IN RE: ESTATE of Maud Julia KEUTHAN, Deceased. Willard M. WOOD, as Administrator, etc., Petitioner and Appellant, v. Angeles R. KARNS et al., Contestants and Respondents.
This is an attempted appeal from an order of the superior court made October 5, 1967, insofar as it denied a petition for a decree of distribution. The notice of appeal also refers to those portions of the same order which deny without prejudice the administrator's application for payment of attorney fees and commissions and for a discharge of the administrator and exoneration of his bond. The latter matters are purely incidental to the decision denying distribution and require no separate discussion. The record also contains a notice of appeal from orders made April 29, 1966, and May 17, 1966, which denied a motion to dismiss and stay proceedings to determine heirship. That appeal has apparently been abandoned, as it is not discussed in the briefs.
Maud Julia Keuthan, a resident of Los Angeles County, died intestate on April 19, 1965.
Bill Earl Poff, claiming to be a nephew of the decedent, petitioned for the issuance of letters of administration to his nominee, Willard M. Wood. Harry H. Blake petitioned for letters, claiming to be a first cousin of the decedent. The public administrator also petitioned for letters, alleging that Poff was not a relative of the decedent and that there were no known heirs. There was a hearing upon these three petitions, after which, on October 13, 1965, the court made an order appointing Wood as administrator and adjudging ‘That Bill Earl Poff is the child of William Andrew Poff, the brother of the decedent, and said Bill Earl Poff is the nephew, next of kin and sole heir of MAUD JULIA KEUTHAN, deceased.’
Both Blake and the public administrator appealed from that order, which was affirmed in an unpublished opinion of the Court of Appeal filed February 7, 1967.
On March 15, 1966, respondents Angeles R. Karns, Mrs. W. C. Leak, Frank Mendell and Dan Mendell, Jr. (nonresidents of California) filed a petition to determine heirship (Prob.Code, s 1080), alleging that they were first cousins of the decedent and her heirs. On April 8, 1966, Blake filed his statement of claim of interest in the estate.
On April 29, 1966, a motion to dismiss the petition to determine heirship was denied.
On August 31, 1967, the administrator filed a second and final account, a petition for payment of the balance of fees, for a decree of distribution and the discharge of the administrator and his surety. On October 5, 1967, the court approved the account as an account current, but the petition for the balance of fees was denied without prejudice, distribution was denied without prejudice pending the determination of the heirship proceeding, and discharge of the administrator was denied.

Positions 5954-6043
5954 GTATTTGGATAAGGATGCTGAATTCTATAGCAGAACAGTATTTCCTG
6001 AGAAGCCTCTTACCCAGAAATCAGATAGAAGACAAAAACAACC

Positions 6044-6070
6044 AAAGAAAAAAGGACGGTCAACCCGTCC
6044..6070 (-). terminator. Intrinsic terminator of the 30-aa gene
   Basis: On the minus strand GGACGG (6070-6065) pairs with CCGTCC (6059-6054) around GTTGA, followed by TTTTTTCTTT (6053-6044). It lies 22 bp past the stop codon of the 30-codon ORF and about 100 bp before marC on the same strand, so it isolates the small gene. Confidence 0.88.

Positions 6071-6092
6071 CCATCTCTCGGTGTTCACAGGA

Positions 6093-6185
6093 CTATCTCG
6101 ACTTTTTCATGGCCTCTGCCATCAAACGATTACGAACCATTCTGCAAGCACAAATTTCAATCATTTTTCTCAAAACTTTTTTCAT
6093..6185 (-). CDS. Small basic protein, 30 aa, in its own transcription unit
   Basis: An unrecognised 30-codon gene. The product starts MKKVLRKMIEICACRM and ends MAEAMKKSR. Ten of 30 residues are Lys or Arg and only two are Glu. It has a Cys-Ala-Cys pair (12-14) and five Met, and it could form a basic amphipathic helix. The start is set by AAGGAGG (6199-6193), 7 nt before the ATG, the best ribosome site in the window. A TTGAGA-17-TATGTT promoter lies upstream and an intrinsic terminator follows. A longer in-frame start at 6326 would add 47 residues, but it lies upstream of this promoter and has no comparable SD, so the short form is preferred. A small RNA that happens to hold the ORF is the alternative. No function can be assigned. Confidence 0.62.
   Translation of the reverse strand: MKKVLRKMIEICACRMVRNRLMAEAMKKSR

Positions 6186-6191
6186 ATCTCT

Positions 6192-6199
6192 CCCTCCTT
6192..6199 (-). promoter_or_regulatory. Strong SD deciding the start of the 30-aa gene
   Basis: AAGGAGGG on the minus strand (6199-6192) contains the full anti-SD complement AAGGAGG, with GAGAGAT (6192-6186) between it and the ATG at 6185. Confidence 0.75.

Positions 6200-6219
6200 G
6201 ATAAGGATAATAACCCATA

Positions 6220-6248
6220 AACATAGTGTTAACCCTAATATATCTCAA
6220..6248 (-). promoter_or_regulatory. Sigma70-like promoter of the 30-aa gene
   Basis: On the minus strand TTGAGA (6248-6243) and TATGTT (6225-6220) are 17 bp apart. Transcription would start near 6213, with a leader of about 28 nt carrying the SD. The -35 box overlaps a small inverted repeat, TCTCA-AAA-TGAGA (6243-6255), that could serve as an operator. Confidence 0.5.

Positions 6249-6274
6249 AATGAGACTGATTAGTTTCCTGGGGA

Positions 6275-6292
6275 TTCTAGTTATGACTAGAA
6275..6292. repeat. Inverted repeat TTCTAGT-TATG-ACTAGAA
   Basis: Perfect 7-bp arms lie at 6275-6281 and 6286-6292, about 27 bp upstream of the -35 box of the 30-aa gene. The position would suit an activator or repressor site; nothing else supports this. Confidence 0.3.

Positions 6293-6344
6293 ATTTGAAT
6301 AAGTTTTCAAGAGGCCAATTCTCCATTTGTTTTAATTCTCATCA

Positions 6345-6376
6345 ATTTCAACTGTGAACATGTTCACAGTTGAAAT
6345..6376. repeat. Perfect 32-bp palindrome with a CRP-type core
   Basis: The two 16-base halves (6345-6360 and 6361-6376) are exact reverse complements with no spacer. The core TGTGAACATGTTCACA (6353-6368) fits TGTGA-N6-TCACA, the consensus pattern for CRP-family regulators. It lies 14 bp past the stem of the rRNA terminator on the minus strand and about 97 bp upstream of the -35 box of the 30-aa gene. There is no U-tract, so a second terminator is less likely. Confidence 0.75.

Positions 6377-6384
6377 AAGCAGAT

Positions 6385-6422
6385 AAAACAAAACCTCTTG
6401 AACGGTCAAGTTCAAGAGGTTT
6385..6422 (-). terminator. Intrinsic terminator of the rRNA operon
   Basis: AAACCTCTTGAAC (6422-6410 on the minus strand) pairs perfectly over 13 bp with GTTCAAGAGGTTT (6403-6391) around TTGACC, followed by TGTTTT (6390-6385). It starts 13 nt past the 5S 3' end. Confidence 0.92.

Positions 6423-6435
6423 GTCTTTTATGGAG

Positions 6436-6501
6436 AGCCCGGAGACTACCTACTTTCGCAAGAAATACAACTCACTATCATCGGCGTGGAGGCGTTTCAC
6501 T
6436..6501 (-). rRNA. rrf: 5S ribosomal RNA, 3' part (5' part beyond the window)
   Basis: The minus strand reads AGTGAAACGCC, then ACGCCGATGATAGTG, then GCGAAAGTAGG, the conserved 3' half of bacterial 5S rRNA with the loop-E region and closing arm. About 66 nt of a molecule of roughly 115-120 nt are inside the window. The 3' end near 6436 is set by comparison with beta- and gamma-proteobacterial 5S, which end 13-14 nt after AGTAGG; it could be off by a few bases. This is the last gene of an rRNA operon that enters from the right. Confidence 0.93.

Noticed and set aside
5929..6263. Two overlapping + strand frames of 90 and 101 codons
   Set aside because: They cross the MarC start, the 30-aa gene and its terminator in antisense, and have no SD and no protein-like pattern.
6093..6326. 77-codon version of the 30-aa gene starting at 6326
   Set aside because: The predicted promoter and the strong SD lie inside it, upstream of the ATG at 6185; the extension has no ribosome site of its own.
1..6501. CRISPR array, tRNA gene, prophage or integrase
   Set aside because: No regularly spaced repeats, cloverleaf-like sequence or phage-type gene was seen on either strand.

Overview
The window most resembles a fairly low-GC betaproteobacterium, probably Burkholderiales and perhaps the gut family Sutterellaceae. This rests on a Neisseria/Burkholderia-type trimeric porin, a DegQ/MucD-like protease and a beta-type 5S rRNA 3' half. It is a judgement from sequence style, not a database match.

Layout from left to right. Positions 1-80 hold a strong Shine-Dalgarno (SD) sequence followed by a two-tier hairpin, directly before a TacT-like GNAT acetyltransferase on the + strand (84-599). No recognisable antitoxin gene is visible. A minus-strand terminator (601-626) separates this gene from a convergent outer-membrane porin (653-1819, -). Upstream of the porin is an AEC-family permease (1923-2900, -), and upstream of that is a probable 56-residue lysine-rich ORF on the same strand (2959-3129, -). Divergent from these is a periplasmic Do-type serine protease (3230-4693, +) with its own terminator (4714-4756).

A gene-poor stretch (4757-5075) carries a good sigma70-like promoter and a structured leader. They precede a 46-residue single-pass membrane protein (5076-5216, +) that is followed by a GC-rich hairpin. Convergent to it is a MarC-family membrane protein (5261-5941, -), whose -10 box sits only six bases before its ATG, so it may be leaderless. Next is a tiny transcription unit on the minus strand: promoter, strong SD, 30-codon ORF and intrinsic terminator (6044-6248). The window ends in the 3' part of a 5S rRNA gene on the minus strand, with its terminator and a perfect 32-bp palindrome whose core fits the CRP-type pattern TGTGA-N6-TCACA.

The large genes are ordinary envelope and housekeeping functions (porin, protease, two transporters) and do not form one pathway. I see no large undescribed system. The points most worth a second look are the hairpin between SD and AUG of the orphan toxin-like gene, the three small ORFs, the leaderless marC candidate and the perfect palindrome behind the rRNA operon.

That is the order which is attacked by the administrator on this appeal. The principal contention of the appellant administrator is that the order of October 13, 1965, made after a contested hearing, appointing an administrator and declaring Bill Earl Poff to be sole heir, is a conclusive determination that he is entitled to distribution; hence, it is argued, the estate should be distributed to him now.
Appealability of probate orders is governed by Probate Code section 1240. That section, in pertinent part, provides: ‘An appeal may be taken from an order * * * distributing property; refusing to make any order heretofore mentioned in this section; * * *’
In Johnson v. Superior Court (1929) 102 Cal.App. 178, 283 P. 331, the probate court refused to pass upon a contested petition for distribution pending the determination of a civil action in equity which had been brought to determine whether one of the claimants had been adopted by the decedent. The appellate court held (at p. 191, 283 P. 331) that the order postponing the consideration of the decree was not a refusal to direct distribution, and hence was not appealable. Since the appellate court was of the opinion that the order constituted an abuse of discretion, a writ of mandate issued to compel a determination by the probate court.
In Estate of Vai (1959) 168 Cal.App.2d 147, 335 P.2d 501, a petition to determine interests in the estate was pending in San Bernardino concurrently with a civil action brought in Los Angeles by the widow of the decedent to rescind a property settlement. The probate court in San Bernardino made an interlocutory judgment' by which it ordered that there be no hearing on the petition until the final determination in the civil action, and in the interim, the executors were ordered to make no distribution. An attempted appeal from this order of the probate court was dismissed. The appellate court said (at pp. 149—150, 335 P.2d at p. 503):
‘The so-called ‘interlocutory judgment’ was not a refusal to make an order mentioned in section 1240, Probate Code, but was merely a postponement of the hearing. An order refusing to postpone a decree of final distribution or an order postponing a consideration of the petition for such a decree is not appealable. Johnson v. Superior Court, 102 Cal.App. 178, 191(9), 283 P. 331.'
In the case at bench the probate court did not pass upon the merits of the petition for distribution. It gave no reason for its order except what is implied in the statement that the petition ‘is denied without prejudice pending determination of petition to determine heirship.’ This is no more than a postponement. The order does not imply any determination as to the effect, if any, of the order appointing Poff's nominee as administrator. The words ‘without prejudice’ eliminate any binding effect that the order appealed from might have.
The appeal is dismissed.
FILES, Presiding Justice.
JEFFERSON and KINGSLEY, JJ., concur.